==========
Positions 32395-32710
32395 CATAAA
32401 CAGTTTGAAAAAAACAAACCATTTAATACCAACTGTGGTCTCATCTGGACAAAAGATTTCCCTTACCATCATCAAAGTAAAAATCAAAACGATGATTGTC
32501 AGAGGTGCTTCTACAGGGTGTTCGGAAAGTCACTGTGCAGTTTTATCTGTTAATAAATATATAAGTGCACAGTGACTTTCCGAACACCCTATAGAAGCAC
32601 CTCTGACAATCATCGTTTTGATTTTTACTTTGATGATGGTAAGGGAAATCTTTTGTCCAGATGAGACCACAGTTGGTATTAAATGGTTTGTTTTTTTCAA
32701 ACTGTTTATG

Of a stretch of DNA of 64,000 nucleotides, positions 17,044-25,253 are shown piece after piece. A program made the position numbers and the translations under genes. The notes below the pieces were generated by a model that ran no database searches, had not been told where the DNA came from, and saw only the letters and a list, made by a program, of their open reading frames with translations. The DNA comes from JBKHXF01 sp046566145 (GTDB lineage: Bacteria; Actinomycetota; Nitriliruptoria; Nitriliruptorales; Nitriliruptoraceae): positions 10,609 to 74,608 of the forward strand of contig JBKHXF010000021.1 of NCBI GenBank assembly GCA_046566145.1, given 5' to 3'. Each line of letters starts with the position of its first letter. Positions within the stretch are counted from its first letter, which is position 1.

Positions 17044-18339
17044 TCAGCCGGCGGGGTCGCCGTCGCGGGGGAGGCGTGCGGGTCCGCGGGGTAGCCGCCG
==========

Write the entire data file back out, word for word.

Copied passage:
Positions 32395-32710
32395 CATAAA
32401 CAGTTTGAAAAAAACAAACCATTTAATACCAACTGTGGTCTCATCTGGACAAAAGATTTCCCTTACCATCATCAAAGTAAAAATCAAAACGATGATTGTC
32501 AGAGGTGCTTCTACAGGGTGTTCGGAAAGTCACTGTGCAGTTTTATCTGTTAATAAATATATAAGTGCACAGTGACTTTCCGAACACCCTATAGAAGCAC
32601 CTCTGACAATCATCGTTTTGATTTTTACTTTGATGATGGTAAGGGAAATCTTTTGTCCAGATGAGACCACAGTTGGTATTAAATGGTTTGTTTTTTTCAA
32701 ACTGTTTATG

Of a stretch of DNA of 64,000 nucleotides, positions 17,044-25,253 are shown piece after piece. A program made the position numbers and the translations under genes. The notes below the pieces were generated by a model that ran no database searches, had not been told where the DNA came from, and saw only the letters and a list, made by a program, of their open reading frames with translations. The DNA comes from JBKHXF01 sp046566145 (GTDB lineage: Bacteria; Actinomycetota; Nitriliruptoria; Nitriliruptorales; Nitriliruptoraceae): positions 10,609 to 74,608 of the forward strand of contig JBKHXF010000021.1 of NCBI GenBank assembly GCA_046566145.1, given 5' to 3'. Each line of letters starts with the position of its first letter. Positions within the stretch are counted from its first letter, which is position 1.

Positions 17044-18339
17044 TCAGCCGGCGGGGTCGCCGTCGCGGGGGAGGCGTGCGGGTCCGCGGGGTAGCCGCCG